Economic Despair

Today, the US labor department provided dismal unemployment numbers. The number of newly laid off workers filing claims for unemployment benefits skyrocketed and posted the largest increase since early February.

Benefit applications reached 337,000 last week, an increase of 28,000 from the previous week - the biggest one-week surge since jobless claims jumped 42,000 the week of Feb. 10.

These numbers should come as no surprise. The combined effects of a crashing housing market and the credit crunch are starting to impact the labor market.

If anyone is in any doubt that the US economy is in trouble, then they should take a long hard look at today's results from Bank of America. It is sorry story of defaults, write-downs and poor investments.

Bloomberg - Bank of America Corp., the second- largest U.S. bank, said profit declined 32 percent in the third quarter after trading losses, defaults and writedowns cost about $4 billion.

Net income fell to $3.7 billion, or 82 cents a share, according to a company statement, missing the $1.06 a share average estimate from 16 analysts surveyed by Bloomberg. The Charlotte, North Carolina-based bank set aside $3.3 billion for potential bad loans after U.S. home foreclosures rose to a record.

Bank of America fell the most in eight months in New York trading after Chief Executive Officer Kenneth Lewis called the results unacceptable. Lewis said during a conference call that the company plans to scale back its investment banking unit after trading mistakes led to $717 million of losses.

``The next couple of quarters will be messy for Bank of America,'' said Andrew Seibert, a fund manager at Pittsburgh- based Stewart Capital Advisors, which oversees $950 million and owns Bank of America shares. ``You are only seeing the beginning. The banks will be putting up a lot of money for reserves.''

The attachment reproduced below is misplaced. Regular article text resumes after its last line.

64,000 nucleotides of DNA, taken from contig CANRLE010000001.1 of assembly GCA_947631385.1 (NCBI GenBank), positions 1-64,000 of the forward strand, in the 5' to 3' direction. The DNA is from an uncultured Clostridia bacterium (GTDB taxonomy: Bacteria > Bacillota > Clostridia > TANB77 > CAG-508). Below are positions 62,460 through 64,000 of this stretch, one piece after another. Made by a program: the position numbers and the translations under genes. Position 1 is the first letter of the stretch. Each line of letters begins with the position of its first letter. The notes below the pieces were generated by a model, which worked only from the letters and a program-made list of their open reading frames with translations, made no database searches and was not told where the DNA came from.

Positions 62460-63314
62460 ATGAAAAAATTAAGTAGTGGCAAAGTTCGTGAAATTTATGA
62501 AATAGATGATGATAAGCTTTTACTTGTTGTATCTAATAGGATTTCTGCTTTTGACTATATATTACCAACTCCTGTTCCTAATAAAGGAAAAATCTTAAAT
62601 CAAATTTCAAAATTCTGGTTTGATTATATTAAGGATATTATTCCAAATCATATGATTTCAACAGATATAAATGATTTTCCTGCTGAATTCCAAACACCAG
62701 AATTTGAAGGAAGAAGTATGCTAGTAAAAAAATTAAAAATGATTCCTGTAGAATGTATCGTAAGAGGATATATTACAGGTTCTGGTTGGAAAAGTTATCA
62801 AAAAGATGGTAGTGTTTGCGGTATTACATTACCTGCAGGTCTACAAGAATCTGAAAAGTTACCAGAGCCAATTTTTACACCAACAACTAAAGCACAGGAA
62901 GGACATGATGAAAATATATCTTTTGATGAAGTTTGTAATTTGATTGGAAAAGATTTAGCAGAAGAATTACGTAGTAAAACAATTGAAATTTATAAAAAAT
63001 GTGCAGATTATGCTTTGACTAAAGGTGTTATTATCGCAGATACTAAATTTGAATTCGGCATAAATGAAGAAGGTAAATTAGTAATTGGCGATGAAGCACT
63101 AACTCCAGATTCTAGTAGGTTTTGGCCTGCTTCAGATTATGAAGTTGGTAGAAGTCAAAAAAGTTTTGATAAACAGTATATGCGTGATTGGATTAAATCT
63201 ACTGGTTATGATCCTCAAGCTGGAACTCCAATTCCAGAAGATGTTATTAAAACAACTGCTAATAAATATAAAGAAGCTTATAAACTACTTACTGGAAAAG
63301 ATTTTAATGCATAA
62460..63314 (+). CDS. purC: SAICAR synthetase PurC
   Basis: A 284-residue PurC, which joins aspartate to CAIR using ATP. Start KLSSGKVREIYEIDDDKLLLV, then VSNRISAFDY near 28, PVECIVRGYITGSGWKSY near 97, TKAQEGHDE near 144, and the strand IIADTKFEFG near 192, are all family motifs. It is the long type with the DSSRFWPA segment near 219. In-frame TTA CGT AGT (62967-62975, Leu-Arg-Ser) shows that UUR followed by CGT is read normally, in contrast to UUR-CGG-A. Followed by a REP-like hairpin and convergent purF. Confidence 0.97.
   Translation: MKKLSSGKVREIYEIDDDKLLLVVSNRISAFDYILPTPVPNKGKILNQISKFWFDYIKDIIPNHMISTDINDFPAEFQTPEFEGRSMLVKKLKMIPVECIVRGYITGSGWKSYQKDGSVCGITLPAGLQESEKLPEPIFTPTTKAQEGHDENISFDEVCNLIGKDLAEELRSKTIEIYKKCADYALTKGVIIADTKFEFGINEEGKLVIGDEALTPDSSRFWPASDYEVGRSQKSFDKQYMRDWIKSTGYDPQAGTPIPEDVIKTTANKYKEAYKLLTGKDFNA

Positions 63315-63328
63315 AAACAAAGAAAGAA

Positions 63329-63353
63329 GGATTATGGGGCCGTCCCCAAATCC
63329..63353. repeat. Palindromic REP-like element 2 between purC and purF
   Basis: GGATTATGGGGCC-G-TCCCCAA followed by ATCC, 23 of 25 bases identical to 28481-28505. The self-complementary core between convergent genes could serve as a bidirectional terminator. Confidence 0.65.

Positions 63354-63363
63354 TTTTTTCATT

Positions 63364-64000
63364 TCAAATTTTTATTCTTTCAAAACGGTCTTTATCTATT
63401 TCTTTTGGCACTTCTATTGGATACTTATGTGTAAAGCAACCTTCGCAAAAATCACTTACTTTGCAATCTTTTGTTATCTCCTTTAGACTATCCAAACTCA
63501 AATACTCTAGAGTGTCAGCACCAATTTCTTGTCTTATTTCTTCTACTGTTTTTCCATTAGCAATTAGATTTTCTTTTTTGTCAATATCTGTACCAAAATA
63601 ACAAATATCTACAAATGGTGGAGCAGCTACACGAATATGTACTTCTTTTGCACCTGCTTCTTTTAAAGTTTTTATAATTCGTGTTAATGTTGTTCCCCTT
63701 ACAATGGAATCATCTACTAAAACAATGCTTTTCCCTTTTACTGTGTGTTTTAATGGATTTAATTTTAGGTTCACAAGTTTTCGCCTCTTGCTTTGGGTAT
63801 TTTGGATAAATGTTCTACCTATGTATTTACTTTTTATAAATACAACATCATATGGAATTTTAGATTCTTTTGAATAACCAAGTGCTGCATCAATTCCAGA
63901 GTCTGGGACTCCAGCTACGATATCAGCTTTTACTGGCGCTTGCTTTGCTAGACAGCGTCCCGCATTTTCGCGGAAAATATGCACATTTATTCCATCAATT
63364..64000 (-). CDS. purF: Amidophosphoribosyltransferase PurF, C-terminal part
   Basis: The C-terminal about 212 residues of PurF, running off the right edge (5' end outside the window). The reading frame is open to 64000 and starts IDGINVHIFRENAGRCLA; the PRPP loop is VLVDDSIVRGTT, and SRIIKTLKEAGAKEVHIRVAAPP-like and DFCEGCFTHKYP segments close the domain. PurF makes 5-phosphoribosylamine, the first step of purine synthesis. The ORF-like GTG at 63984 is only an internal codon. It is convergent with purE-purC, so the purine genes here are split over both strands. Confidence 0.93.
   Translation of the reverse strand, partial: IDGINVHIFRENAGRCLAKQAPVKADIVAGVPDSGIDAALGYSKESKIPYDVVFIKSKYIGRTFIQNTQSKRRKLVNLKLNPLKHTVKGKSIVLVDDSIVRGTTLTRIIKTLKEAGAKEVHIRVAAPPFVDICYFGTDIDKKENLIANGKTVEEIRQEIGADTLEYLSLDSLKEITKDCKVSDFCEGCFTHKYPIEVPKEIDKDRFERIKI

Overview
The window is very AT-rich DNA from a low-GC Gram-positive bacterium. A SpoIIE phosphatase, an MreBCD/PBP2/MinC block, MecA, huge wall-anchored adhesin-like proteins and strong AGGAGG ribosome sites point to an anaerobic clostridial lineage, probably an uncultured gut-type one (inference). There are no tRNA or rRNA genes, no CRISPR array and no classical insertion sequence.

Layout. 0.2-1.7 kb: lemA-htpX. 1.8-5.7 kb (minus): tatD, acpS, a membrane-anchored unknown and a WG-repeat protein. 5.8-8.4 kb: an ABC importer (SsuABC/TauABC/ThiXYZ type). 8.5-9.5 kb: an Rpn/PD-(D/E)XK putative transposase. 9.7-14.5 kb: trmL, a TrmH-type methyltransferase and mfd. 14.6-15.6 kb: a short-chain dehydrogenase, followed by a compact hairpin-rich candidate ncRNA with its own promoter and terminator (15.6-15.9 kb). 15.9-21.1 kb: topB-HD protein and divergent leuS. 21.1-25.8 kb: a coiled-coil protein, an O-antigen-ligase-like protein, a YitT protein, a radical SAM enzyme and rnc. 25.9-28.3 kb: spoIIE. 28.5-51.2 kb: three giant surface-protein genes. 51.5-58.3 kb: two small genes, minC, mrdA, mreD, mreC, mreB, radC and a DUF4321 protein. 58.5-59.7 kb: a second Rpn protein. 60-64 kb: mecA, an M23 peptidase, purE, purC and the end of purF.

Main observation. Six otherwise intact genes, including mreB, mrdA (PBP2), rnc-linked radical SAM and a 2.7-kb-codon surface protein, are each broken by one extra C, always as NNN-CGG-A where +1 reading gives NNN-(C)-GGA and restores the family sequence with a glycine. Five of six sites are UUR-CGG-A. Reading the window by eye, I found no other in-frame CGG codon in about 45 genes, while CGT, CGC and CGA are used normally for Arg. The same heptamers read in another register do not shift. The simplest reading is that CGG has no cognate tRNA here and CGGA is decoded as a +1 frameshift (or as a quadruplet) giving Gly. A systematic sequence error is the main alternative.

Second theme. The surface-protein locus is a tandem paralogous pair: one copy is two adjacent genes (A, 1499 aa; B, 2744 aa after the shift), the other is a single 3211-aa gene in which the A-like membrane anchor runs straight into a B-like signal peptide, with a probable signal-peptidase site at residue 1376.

Bank of America fell $1.42, or 2.8 percent, to $48.61 in 11:02 a.m. New York Stock Exchange composite trading. The bank's shares were down 6.3 percent this year through yesterday, compared with Citigroup Inc.'s 20 percent decline and JPMorgan Chase & Co.'s 4 percent drop.

Third-quarter revenue was $16.3 billion, falling short of analysts' estimates of $17.9 billion. The year-earlier profit was $5.4 billion, or $1.18, a share. Return on equity, a gauge of how effectively the company reinvests profits, shrank to 11 percent, from 16.6 percent a year earlier.

The US construction industry sank deeper into recession last month. According to the commerce department, new home starts recorded a 10.2 percent decline and now stand at the lowest level in 14 years.

However, news from the housing market is likely to get much worse before it gets better. New building permits, a sign of future construction, declined by a staggering 7.3 percent, following on from a 4.8 percent decrease in August.